Benjamin Brafman, the lawyer currently defending disgraced producer Harvey Weinstein in his rape trial, reportedly plans to withdraw from the case. The NY Times cites anonymous sources "familiar with the discussions," who predict Brafman will announce his decision in court on Thursday.

The reason for Brafman's allegedly imminent departure does not appear to be the moral burden I'd think would come with attempting to clear the name of a man at least 87 women have accused of abuses ranging from verbal harassment to groping to coerced sex to assault to rape. In an interview with Esquire, Brafman recently clarified that he is "not the morality police," and according to Page Six, his rumored departure may have more to do with clashing egos. The gossip rag reports that Weinstein wanted to grow his legal team, which led to a "blowout argument" between attorney and client, an argument that ended in talks about Brafman stepping down. At time of publication, Brafman had not responded to our request for comment, but we will update if he does.

Speaking to Esquire, Brafman said Weinstein's case appealed to him because he has "never been a fan of indictment by the newspaper, or destruction by movement." He also described Weinstein as a "relentless," "hands-on client," "the type of guy who gets a second opinion on his tuna salad." And while Brafman also acknowledged that he could "take the abuse" Weinstein dealt "better than most," it would seem he also has his limits.

Page Six notes that Brafman will need to get permission from Manhattan Criminal Court Justice James Burke before he can leave, but according to the Times, Brafman's quitting could push the trial's start date past May, when it was originally scheduled to begin. Brafman's withdrawal could also be a big loss for Weinstein, as Brafman has successfully defended a number of high-profile clients in criminal incidents including, but not limited to, gun possession, bribery, breaking campaign finance law, stabbing, and sexual assault. Esquire called him "a natural performer" in front of a jury, and an uncommonly persuasive one, which is how he gets his wins.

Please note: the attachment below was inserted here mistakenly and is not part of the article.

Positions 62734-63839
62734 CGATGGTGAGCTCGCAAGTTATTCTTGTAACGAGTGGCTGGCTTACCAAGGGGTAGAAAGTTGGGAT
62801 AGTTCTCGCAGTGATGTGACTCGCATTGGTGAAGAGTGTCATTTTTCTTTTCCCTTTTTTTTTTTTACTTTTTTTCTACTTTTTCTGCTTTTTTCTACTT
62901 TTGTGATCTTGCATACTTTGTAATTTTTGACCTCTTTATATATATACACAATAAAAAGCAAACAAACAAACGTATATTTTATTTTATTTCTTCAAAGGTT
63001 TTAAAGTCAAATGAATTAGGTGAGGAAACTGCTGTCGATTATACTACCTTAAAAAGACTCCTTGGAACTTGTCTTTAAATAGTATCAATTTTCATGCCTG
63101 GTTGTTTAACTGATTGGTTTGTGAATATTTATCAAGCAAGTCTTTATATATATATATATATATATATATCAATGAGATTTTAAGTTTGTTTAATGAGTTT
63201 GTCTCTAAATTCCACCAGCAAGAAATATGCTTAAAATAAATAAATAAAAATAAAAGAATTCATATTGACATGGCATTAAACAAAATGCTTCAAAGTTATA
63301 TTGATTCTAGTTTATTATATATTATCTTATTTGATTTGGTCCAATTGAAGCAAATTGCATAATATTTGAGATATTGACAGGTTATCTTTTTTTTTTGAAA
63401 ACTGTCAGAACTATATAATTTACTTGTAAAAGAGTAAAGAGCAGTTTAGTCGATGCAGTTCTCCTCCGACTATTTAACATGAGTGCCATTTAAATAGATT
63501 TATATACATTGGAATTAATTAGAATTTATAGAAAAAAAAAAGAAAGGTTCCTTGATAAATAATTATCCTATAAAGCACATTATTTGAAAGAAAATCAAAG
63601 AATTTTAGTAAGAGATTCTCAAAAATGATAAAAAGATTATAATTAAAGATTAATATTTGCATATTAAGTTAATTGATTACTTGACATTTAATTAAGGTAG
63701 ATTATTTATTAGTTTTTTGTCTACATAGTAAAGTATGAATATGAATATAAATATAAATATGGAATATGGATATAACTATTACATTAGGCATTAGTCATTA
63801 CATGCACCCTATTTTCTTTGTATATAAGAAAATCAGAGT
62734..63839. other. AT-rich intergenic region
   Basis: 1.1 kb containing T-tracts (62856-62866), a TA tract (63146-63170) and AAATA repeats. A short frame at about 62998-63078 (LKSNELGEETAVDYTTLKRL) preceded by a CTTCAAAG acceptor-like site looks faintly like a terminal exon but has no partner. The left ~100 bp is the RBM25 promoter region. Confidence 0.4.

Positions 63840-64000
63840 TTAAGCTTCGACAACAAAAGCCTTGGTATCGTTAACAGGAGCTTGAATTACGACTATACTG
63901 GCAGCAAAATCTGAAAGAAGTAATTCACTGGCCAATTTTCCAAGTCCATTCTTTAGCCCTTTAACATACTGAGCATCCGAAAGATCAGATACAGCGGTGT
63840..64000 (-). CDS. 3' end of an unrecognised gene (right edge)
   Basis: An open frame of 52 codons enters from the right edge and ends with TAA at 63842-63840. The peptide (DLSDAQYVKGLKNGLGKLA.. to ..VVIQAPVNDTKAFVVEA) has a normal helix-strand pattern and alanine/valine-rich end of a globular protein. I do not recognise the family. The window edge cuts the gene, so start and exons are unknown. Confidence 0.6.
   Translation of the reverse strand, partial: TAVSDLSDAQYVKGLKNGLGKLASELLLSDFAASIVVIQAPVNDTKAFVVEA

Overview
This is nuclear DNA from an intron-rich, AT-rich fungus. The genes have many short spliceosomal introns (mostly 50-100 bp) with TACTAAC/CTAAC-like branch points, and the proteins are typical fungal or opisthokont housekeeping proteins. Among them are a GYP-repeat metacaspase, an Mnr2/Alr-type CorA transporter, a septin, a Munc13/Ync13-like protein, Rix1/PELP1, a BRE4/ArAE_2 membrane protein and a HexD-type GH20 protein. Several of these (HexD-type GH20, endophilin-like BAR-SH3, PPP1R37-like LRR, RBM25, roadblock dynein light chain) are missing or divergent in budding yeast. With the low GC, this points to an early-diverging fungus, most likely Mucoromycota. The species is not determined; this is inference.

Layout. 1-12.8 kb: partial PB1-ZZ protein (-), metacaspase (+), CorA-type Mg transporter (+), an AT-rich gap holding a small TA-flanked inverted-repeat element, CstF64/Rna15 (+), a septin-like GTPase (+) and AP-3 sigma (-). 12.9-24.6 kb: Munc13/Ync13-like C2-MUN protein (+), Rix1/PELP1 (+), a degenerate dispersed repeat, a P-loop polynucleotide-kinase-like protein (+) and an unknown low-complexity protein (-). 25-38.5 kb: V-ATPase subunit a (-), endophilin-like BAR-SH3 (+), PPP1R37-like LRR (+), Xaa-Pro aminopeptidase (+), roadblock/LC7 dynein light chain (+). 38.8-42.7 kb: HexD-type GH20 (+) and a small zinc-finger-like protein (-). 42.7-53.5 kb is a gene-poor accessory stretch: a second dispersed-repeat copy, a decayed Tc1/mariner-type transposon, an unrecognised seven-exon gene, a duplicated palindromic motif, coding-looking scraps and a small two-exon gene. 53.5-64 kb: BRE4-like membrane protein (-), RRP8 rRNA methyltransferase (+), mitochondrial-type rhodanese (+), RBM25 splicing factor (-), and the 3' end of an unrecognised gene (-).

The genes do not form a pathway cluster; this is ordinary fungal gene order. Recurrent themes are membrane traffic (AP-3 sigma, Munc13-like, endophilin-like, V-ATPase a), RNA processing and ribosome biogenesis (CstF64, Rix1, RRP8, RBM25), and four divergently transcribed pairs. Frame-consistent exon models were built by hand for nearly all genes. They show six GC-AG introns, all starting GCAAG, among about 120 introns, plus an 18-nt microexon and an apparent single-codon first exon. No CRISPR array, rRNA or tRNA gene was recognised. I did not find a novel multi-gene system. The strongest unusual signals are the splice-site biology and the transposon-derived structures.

Weinstein faces only five charges for his alleged predatory misconduct, after Manhattan District Attorney Cy Vance dropped one charge against him in October. Waves of reports detailing Weinstein's allegedly decades-long pattern of sexual predation—specifically, how he allegedly lured women in the industry into hotel rooms when they met him for business meetings, leveraging his power to make or break their careers in exchange for certain sex acts—emerged in October 2017, sparking the #MeToo movement. Weinstein was charged the following May.

He now faces five charges stemming from two separate incidents: One in which a woman alleges Weinstein raped her, and another in which a woman alleges Weinstein performed oral sex on her without consent. Weinstein has pleaded not guilty, saying his sexual encounters were consensual.

The prosecution has jumped its own hurdles, including that dropped charge and reports of investigative bungling by the NYPD. According to the Times, Weinstein will return to court in March, and we should know more about his defense situation tomorrow.